There’s a pill that will literally kill your buzz.
Trip Report: I Went to Lit… Sober!
This is not a picture of me at Lit. There are no pictures of me at Lit. People don’t take pictures of you when you’re boring. Photo by Nick Gazin
The Lit Lounge, if you aren’t from New York, is a leering black hole from which few memories escape intact. If the standard, workaday memory is already 50 percent confabulation, the average Lit memory is about eight frames of reality cobbled together by stains, visible regret, and thick strands of ropey vomit. It is not a bar for the light of weight, or early of work hours. Or the sober.
Having come off a bit of an excessive weekend/week/several weeks, I’ve decided to take it easy for a little while and let my body rebuild. Please though, I’m no hero. There are literally millions of boring humans on this planet whose boring lives do not require them to stew their livers and sinus cavities in a caustic broth of various poisons on a semi-nightly basis. They simply come home from work, pop in a House DVD for a few hours, then take their clothes and shoes off before they go to bed.
I’ve been more than happy to play tourist in this quaint little lifestyle for the past few days, but before my jaunt through sobriety I’d promised a friend of mine I would DJ this week with him at Lit. Before I could bail he put my name on a flyer, so by law I had to go. Again, I appreciate the sympathy, but there are literally hundreds of people who had to call their “drinking days” to an early end and still somehow manage to enjoy the festive camaraderie of barlife without a single sip of alcohol. I would merely be walking a few hours’ length in their arrow-straight footsteps. And besides, how eye-opening would it be to observe such a familiar social setting in the exact opposite state of mind as its participants? I mean that’s the whole reason we take acid, isn’t it?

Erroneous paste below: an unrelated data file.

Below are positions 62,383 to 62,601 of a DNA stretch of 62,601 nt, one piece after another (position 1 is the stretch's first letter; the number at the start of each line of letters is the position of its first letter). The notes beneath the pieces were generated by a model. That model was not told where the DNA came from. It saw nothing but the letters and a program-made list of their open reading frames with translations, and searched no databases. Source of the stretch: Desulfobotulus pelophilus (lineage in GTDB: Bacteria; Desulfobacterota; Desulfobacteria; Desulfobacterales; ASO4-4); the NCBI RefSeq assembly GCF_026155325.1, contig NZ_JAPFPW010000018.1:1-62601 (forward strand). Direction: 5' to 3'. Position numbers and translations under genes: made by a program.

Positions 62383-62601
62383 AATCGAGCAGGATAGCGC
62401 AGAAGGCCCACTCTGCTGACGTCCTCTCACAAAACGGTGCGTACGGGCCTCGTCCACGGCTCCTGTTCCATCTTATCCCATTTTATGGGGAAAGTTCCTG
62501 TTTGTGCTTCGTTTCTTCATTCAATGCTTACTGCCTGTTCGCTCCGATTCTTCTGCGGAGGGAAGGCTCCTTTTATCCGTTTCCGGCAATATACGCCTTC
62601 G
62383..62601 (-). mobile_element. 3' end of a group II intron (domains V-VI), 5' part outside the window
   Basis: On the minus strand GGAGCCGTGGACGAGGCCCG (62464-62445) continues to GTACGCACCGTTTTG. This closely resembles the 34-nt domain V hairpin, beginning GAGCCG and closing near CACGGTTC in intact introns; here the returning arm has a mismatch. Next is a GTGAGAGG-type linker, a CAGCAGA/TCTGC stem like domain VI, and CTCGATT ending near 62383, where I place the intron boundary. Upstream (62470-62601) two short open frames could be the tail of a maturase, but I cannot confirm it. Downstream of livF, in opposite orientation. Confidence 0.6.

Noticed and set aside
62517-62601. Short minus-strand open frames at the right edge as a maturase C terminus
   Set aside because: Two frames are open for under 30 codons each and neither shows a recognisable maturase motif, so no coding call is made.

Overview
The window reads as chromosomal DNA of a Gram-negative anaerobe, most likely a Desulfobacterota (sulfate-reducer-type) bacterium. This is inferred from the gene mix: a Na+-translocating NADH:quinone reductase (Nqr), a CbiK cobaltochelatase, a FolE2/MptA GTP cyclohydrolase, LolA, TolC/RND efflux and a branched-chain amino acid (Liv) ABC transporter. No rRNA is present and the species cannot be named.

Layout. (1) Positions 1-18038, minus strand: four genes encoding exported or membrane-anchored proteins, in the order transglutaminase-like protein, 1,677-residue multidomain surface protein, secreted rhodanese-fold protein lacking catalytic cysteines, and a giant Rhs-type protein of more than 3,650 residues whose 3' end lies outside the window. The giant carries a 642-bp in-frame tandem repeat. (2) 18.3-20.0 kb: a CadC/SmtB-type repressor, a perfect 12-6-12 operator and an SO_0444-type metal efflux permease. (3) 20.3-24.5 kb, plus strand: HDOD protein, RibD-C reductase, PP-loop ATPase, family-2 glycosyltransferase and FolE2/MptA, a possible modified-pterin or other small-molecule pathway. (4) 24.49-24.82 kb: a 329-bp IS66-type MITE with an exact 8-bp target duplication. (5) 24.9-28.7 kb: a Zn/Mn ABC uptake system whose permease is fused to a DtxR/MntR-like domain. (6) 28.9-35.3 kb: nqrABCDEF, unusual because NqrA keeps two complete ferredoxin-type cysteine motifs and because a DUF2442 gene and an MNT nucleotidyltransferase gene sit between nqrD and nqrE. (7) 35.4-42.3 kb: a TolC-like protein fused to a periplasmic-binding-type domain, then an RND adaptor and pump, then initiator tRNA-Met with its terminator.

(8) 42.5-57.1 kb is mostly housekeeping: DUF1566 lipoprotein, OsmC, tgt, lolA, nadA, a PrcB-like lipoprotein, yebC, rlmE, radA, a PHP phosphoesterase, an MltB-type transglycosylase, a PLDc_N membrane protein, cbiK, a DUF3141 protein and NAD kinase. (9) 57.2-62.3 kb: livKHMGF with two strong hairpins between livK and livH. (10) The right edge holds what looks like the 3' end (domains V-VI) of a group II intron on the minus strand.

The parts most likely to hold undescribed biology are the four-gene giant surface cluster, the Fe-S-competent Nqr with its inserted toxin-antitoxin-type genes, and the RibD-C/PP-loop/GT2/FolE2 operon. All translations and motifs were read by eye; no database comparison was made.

Also not me. Photo by Nick Gazin
Here is how my “evening” went:
10:00 - Got in and ordered a club soda. Ordering a club soda means one of two things to a bartender: You are fighting against God’s will to quell a tidal wave of rising barf, or you are a former alcoholic. I don’t know which category they think I fall into because when I said “thanks” a burp came up and it sounded like “thaaaUNGHx.”
10:12 - People are just starting to fill in here and are probably on only their second or third drink. Every conversation I can hear sounds pretty articulate. There’s one short guy at the end of the bar who looks sort of like Charlie Day, same build too. He’s talking to the bartender. This is all normal stuff.
10:15 - Talking to two guys about conventional business, shit that happened during our day, Smiths lyrics, recent movies. One of them has a slight slur going, but this doesn’t put him at any perceptible advantage or disadvantage in the trialogue. He’s holding his own just fine. More importantly, neither of the two has sussed me out as sober.